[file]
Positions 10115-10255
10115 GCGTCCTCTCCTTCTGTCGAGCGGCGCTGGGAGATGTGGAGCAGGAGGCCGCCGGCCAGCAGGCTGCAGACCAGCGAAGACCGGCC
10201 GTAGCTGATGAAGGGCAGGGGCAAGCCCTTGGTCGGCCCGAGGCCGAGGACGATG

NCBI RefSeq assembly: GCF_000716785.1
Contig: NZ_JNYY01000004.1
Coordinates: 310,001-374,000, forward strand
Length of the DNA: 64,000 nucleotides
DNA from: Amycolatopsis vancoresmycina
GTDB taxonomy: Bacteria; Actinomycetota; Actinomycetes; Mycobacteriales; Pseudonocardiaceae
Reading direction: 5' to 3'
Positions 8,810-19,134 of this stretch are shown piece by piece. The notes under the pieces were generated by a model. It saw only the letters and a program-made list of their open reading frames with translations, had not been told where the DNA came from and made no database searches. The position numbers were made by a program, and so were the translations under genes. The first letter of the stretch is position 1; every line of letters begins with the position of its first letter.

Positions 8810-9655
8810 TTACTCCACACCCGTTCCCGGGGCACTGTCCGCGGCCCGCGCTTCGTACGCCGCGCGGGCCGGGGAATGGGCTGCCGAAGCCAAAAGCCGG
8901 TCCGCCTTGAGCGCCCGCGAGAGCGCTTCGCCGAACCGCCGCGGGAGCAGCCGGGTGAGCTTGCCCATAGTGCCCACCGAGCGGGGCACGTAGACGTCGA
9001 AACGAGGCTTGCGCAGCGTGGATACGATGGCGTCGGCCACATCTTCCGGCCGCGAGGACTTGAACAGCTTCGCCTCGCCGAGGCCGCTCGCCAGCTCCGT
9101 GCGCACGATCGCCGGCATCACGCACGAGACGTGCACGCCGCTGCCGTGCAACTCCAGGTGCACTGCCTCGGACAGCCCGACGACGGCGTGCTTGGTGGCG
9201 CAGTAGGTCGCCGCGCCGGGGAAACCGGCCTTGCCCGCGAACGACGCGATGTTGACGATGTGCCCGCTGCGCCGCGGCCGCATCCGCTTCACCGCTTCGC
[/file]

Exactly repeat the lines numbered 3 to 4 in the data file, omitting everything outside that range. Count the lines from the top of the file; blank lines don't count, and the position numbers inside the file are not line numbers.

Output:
10201 GTAGCTGATGAAGGGCAGGGGCAAGCCCTTGGTCGGCCCGAGGCCGAGGACGATG

NCBI RefSeq assembly: GCF_000716785.1